In police use in
One of the personal
highlights of my most recent
Collection Hall (visit
the English-language website, http://world.honda.com/collection-hall/
) is part of a huge
corporate complex, generally referred to as
Twin Ring Motegi, which includes multiple speedways, road and dirt
hotel, and other tourist facilities. The
official museum of Honda Motor Co., Ltd. the Collection Hall stunningly
and interprets over 350 restored motorcycles, automobiles, power
racing machines. Most of these are
Hondas, but to the company’s credit, the collection also includes
examples of historic competitors’ machines including NSU, Yamaha, and
Due to time constraints we breezed past the speedways, and with the uniquely high-pitched whine of multi-cylinder Honda racers permeating the outside air, we entered the grand entrance of the Honda Collection Hall. Constructed of glass and stone and stainless steel, the enormous two-towered building is a fitting and memorable display space for machine design. The vast main lobby immediately hits you with a mix of historic racing and production motorcycles and cars, all meticulously restored both cosmetically and mechanically. Special exhibits and a shop brimming with literature are off to the sides. Although it was hard to decide where to turn first, we headed for the second floor of the south tower, which is devoted to production motorcycles.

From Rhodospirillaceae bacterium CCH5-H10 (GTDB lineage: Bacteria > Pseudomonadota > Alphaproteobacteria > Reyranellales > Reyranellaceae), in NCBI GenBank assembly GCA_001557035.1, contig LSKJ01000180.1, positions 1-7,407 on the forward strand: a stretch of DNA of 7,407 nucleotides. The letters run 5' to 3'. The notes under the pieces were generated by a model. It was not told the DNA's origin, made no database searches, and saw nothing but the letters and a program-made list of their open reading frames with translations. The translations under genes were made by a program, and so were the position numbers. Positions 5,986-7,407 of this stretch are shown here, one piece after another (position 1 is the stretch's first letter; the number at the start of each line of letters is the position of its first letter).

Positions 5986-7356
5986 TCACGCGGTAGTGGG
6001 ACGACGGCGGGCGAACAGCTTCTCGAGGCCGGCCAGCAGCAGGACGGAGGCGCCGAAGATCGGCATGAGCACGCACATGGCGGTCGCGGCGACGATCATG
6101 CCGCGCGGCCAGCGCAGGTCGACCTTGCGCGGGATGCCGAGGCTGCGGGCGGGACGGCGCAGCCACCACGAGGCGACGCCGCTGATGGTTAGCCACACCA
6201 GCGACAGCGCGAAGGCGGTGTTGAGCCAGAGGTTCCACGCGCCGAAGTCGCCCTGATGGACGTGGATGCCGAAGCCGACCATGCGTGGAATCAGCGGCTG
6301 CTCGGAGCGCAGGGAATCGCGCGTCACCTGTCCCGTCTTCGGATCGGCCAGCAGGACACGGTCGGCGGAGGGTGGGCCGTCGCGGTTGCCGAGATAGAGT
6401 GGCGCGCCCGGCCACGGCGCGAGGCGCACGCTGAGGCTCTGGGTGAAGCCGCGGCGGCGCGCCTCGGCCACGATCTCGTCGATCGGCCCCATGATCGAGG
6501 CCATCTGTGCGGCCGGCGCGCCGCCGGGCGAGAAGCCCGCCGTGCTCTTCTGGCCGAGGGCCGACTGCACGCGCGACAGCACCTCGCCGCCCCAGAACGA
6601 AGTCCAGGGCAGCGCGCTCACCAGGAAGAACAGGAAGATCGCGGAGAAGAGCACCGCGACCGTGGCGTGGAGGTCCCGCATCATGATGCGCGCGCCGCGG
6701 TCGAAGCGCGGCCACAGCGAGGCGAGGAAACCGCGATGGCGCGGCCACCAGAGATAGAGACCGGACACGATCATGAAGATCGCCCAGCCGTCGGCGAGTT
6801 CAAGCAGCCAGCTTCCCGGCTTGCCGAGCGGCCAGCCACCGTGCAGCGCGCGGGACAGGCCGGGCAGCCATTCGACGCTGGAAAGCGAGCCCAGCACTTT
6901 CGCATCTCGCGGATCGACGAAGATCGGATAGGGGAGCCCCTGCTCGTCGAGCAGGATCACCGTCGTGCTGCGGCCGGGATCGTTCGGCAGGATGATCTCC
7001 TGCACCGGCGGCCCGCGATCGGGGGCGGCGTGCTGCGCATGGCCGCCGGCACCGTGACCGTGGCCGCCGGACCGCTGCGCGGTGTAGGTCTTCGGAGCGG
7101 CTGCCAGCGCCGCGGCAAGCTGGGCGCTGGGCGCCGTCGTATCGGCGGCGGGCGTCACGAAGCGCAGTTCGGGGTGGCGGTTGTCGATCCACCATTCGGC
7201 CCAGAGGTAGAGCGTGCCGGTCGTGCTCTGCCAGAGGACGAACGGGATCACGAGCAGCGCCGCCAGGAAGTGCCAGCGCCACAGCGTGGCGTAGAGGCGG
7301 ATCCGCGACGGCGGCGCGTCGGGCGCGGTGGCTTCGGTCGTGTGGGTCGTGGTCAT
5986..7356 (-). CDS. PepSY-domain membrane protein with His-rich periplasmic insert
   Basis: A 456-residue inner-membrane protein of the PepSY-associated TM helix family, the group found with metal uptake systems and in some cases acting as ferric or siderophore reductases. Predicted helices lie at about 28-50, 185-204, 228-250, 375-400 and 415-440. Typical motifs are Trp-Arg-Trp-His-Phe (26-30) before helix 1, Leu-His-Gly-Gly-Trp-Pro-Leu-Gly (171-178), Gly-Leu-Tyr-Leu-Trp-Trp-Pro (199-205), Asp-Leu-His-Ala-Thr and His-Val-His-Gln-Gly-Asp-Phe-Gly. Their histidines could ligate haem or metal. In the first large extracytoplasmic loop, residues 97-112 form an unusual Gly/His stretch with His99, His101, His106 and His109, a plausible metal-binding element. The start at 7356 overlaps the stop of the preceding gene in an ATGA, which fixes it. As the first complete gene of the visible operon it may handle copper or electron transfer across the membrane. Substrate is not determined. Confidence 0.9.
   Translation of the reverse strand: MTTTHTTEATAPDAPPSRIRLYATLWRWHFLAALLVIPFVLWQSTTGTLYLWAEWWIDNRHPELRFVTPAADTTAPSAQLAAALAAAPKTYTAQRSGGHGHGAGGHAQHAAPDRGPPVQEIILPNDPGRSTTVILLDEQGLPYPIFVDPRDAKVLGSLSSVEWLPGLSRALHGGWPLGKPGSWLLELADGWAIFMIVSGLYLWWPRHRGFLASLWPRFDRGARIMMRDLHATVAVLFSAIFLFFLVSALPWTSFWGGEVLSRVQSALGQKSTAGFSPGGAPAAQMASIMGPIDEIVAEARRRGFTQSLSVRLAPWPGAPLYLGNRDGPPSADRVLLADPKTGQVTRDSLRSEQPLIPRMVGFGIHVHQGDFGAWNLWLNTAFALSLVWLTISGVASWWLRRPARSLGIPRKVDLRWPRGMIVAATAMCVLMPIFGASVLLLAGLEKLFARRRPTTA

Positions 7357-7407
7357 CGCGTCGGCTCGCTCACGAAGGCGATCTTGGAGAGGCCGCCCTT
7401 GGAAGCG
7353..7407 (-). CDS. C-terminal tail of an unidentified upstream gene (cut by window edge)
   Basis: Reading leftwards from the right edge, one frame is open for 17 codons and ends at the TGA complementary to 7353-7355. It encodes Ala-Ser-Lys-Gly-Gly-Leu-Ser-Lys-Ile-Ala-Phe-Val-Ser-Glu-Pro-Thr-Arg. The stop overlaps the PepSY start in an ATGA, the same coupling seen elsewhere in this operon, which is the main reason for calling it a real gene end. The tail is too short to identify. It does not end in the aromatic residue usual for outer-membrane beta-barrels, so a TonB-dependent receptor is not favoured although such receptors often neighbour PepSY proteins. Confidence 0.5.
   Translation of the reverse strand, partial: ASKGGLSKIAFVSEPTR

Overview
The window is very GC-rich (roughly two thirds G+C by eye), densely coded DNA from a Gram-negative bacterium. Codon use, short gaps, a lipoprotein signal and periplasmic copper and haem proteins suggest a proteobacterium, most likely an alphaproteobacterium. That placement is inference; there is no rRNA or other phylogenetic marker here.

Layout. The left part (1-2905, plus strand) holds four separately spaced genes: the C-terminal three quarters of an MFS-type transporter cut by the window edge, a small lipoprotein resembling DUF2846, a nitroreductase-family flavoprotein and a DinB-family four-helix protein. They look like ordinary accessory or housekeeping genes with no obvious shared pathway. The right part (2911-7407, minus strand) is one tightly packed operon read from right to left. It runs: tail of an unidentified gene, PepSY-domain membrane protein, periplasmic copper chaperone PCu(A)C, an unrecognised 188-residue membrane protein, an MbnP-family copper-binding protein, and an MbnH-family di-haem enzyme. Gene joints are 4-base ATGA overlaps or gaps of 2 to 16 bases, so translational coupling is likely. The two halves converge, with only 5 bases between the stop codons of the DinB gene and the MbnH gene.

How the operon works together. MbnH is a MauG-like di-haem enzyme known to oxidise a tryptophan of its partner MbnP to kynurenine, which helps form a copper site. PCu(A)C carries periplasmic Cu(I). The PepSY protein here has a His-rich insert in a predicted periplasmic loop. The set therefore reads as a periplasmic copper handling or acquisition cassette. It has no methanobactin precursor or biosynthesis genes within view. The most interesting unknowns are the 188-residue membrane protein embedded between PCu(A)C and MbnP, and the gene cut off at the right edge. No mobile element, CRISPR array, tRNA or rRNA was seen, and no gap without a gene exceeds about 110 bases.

At home in the
States in August, I often attend the White Rose meet in
In 1946, before he officially founded Honda, Soichido Honda sold engines such as this one,
rebuilt and adapted from WWII surplus military transmitting equipment
A 1952 Cub F stood nearby, its brilliant red, streamlined engine case contrasting with its frisbee-like white tank. Also fitted to a bicycle frames, the Cub F greatly contributed to Honda’s growing reputation, and was innovatively marketed through a Japan-wide sales network of bicycle shops.